The American animation industry would not concentrate on this path, however.  Instead, there was John R. Bray, “animation’s greatest proponent of the mass-production…[and] at once the Henry Ford, Harold Lloyd and Thomas Edison of the cartoon business” (Adamson 48).  John Bray can be thought of as the man who brought animation out of experimentation and capitalized on its potential for business.  When he got a chance to experiment with animation around 1915, Bray patented one of the vital pieces of the standardized animation process, the cel.  This allowed a translucent sheet to separate the body of the character or animated element from the stationary background.  A Bray studio advertisement from Moving Picture World in 1919 asserts, “The Bray Studios has always led in the development of improved processes for superior animation,” and considering the cel was continually used through the 1990’s, this arrogant advertisement is more or less justified (Bray).  For a while, Bray was contracted with Paramount, creating short educational segments, newsreels, and the first military training films.  His artists included Paul Terry, Max Fleischer, Walter Lantz, and several other influential men that went on to Disney and Warner Bros. in the 1930’s.  Though Bray never created any lasting property, he did establish the business model of mass production in animation which would be adopted by the most influential animators of the next two decades .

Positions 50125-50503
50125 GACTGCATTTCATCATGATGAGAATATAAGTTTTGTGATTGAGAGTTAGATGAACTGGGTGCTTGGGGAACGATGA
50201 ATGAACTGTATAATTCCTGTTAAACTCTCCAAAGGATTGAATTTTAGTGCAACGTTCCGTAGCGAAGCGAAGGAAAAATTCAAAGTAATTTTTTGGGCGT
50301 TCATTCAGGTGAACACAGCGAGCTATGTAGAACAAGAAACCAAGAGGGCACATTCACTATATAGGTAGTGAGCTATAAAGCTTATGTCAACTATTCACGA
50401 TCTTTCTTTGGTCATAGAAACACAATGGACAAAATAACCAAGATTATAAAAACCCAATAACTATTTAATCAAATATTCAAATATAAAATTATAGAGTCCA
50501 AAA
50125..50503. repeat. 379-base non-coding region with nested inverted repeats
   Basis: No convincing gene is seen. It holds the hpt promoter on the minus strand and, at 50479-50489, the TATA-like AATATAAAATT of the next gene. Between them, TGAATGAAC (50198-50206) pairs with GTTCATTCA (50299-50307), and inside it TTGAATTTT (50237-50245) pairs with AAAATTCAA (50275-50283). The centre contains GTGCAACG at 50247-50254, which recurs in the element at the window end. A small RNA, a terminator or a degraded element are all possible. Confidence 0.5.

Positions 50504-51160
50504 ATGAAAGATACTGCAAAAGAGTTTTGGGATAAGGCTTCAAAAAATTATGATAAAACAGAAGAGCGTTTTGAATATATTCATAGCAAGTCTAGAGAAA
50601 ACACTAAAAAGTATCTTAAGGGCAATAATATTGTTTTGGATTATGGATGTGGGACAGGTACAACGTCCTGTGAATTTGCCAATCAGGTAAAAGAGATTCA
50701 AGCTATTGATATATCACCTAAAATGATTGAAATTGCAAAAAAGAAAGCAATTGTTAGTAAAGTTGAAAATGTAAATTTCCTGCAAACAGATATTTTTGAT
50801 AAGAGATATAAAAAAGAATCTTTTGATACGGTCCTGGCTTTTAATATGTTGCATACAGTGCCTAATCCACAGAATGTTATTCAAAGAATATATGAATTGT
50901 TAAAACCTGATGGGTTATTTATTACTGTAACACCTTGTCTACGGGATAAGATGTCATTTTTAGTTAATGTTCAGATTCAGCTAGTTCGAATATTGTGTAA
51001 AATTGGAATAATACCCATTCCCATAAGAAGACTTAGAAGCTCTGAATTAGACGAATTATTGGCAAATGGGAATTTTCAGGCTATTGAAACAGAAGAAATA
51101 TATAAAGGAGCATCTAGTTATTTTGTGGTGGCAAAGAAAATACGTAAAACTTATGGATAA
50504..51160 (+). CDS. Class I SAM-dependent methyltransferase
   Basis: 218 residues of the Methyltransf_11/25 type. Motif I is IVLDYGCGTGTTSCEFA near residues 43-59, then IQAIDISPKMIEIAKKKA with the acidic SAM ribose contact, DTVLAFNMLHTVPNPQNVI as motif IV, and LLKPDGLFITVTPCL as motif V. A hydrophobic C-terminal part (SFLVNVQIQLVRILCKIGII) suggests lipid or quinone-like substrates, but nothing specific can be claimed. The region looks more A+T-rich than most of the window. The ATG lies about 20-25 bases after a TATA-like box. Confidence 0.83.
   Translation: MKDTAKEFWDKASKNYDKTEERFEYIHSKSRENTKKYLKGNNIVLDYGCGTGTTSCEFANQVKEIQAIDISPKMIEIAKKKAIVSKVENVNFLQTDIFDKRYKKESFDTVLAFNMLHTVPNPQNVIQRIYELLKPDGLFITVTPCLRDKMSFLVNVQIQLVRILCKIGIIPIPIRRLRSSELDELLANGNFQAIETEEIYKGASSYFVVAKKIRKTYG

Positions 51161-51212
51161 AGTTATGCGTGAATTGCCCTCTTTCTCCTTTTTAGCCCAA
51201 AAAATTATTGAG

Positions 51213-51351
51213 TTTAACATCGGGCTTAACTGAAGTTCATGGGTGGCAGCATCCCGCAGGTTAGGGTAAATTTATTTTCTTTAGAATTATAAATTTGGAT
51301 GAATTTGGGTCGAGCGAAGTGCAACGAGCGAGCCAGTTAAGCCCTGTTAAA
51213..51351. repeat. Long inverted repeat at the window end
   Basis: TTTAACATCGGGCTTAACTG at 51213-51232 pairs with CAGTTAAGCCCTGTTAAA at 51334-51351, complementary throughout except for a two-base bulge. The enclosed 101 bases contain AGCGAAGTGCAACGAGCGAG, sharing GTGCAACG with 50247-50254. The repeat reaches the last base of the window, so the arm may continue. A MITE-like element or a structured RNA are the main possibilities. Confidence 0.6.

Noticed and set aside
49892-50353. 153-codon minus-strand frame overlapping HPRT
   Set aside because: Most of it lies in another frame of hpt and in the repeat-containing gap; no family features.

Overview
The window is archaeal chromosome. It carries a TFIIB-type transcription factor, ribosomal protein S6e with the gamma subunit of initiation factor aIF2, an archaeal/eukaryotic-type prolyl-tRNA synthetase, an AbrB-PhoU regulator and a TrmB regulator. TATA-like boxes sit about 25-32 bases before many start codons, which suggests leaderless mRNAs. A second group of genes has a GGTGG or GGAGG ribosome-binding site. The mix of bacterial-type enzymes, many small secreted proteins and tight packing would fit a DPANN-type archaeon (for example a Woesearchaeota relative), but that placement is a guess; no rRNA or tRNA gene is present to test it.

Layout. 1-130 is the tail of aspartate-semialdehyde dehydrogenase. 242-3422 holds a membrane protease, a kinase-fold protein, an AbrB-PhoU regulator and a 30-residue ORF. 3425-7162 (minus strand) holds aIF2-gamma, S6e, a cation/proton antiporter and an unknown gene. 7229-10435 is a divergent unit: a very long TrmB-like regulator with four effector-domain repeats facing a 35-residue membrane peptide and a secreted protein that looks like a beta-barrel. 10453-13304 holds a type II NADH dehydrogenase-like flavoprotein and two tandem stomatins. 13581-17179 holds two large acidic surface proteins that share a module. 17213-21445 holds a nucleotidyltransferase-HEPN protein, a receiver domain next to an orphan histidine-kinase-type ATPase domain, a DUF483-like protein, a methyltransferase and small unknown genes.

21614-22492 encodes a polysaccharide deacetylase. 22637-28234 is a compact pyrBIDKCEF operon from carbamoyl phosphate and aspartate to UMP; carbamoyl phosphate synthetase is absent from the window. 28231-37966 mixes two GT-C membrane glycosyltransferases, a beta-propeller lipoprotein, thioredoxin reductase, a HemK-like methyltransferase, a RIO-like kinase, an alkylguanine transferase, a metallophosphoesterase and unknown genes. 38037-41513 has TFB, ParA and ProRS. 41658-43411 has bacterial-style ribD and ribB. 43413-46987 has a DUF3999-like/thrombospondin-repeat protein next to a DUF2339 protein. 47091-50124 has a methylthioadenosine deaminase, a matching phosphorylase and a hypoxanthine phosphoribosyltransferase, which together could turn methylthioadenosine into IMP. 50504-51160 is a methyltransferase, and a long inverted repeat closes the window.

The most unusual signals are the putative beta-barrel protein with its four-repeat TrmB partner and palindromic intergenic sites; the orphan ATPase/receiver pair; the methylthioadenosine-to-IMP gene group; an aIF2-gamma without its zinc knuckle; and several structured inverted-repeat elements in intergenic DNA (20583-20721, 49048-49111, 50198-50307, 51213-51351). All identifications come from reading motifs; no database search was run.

After Bray’s withdrawal from animation, the medium declined.  European artists were no longer using animation as an artistic medium in the 1920’s, and thanks to Bray, animation had become industrialized in the pattern of Hollywood films, effectively stifling the expensive, labor-intensive productions McCay had been exploring a decade earlier.  It was only with Walt Disney’s bet on sound in 1928 with Mickey Mouse in Steamboat Willie that animation continued to stay technologically relevant with film.  Disney’s competitors would follow suit, transferring to sound in the 1930’s, until he took another major leap forward in 1932 with Flowers and Trees, the first film to ever use Technicolor’s three-strip full-color process.  Five years later, Disney would step forward again with Snow White and the Seven Dwarves (1937), the first feature length animated picture.  Again, the industry followed, and the Fleischer brothers would release their own picture in 1941, Mr. Bug Goes to Town. 

The pinnacle of animation as high art, "Fantasia" was able to incorporate abstract form alongside music driven and character driven story lines.

The pinnacle of animation as high art, Fantasia was able to incorporate abstract form alongside music driven and character driven story lines.